Speaker John Boehner faces the press, and the pressure. (Photo/Chip Somodevilla - GETTY IMAGES) Speaker John Boehner faces the press, and the pressure. (Chip Somodevilla/Getty Images)

The following is a guest post by Tobias T. Gibson, assistant professor of political science at Westminster College.

Many analysts, including Andrew Rudalevige on this site yesterday, have discussed the House’s decision to authorize a lawsuit to overturn President Obama’s delayed implementation of the Affordable Care Act. Some have suggested that the lawsuit is hypocritical; others argue that the House lacks standing to sue; there is fear that House Speaker John Boehner is fanning flames that will only backfire in the November midterms, and (as I have argued here) the suit, even if gets that far, will likely lose in the Supreme Court.

I want to add a new twist to that last point, using the lens of a three-decades-old Supreme Court decision. INS v. Chadha was a 1983 case about legislative vetoes, which are statutory provisions that gave Congress the ability – sometimes via the vote of a single chamber or even just a committee — to override presidential or bureaucratic action taken under that statute. In Chadha, the Supreme Court held that this device – which, after all, gave Congress a second bite at the same apple – was unconstitutional.

Yet in subsequent years, the use of legislative vetoes has continued, nearly without abatement (see, for instance, this contemporary account, and this, and this).

If so, this case is illustrative of several issues facing Boehner and the House GOP members. First, gaining standing to sue requires that several standards be met (see this for an excellent discussion). One of those standards, which seems to have attracted far less attention than the “injury” question, is that to bring suit, Boehner must illustrate that a judicial remedy will work. I suggest that Chadha is evidence that in questions of separated powers, Boehner’s burden of proof is very, very high. In Chadha, the president “won,” but legislative vetoes continue. Indeed, it would appear that members of Congress willing to sue the president for executive overreach are guilty of some hypocrisy: “Whoa, Mr. President – although we are happy enough to keep taking unconstitutional actions designed to limit you.”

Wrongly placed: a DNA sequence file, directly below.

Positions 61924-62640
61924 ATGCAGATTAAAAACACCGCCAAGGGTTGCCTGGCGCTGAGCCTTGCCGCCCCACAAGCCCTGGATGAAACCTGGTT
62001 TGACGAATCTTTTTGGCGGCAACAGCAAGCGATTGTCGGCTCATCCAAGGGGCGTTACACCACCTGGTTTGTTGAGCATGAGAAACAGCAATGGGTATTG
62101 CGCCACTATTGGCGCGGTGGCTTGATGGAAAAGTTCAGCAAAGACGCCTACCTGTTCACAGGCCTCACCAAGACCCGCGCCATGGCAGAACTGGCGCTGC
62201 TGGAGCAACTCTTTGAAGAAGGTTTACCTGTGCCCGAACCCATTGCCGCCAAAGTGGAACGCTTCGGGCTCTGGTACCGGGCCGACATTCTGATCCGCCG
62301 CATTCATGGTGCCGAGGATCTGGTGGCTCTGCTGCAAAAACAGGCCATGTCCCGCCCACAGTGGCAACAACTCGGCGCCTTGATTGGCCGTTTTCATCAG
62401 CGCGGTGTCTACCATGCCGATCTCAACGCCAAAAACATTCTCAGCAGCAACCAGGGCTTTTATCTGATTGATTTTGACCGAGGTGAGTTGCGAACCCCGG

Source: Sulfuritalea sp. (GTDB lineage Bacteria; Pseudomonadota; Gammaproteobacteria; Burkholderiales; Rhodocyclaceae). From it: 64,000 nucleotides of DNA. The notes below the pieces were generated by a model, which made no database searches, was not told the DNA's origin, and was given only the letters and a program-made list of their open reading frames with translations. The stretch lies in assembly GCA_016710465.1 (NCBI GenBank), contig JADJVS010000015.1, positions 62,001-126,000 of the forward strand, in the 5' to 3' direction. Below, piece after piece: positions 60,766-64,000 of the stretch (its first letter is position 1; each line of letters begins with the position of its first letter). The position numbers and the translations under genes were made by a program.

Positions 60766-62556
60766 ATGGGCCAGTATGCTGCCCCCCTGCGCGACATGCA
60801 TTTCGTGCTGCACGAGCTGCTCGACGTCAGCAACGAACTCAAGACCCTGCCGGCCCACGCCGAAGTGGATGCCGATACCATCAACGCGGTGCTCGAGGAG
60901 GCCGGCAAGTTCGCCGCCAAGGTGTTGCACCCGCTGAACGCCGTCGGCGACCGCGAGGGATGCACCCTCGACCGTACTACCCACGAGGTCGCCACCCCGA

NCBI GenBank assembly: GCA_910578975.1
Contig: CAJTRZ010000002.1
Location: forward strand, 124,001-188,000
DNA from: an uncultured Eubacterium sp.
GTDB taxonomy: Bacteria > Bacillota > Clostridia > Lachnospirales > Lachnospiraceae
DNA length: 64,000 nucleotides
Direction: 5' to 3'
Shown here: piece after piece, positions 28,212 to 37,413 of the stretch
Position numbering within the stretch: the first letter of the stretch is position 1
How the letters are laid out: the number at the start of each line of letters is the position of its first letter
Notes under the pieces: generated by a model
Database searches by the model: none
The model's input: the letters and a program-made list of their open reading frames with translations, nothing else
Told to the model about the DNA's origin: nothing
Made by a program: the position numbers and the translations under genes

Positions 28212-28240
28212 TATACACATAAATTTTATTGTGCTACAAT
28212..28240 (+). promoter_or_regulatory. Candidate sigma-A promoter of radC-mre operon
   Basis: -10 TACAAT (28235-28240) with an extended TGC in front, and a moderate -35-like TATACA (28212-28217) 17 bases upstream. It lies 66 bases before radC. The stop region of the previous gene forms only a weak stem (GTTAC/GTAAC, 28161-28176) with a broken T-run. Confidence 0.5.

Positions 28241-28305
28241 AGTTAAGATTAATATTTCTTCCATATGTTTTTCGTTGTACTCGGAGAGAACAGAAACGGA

Further, given Congress’s disregard for the Supreme Court’s attempts to limit overreach by one part of the government (itself), I doubt the long-term wisdom of Boehner’s pursuit of Supreme Court support. The court, as Alexander Hamilton noted in Federalist 78, lacks “the purse” and “the sword,” but this case may at least provide a dagger. Use of the judiciary as a crutch, even if the case itself prevails, may lead to the long-term impotence of Congress, increasing judicial power at its own expense.

If Boehner is serious about limiting executive power, rather than simply this executive’s power, he is better off putting the authorization to sue in his back pocket and leading the House in efforts to define the limits of presidential action. It is, after all, Congress with the constitutional powers to rein in the president. For the history of legislative vetoes after Chadha shows, too, that working around the court can lead to pragmatic power-sharing, and even policy results.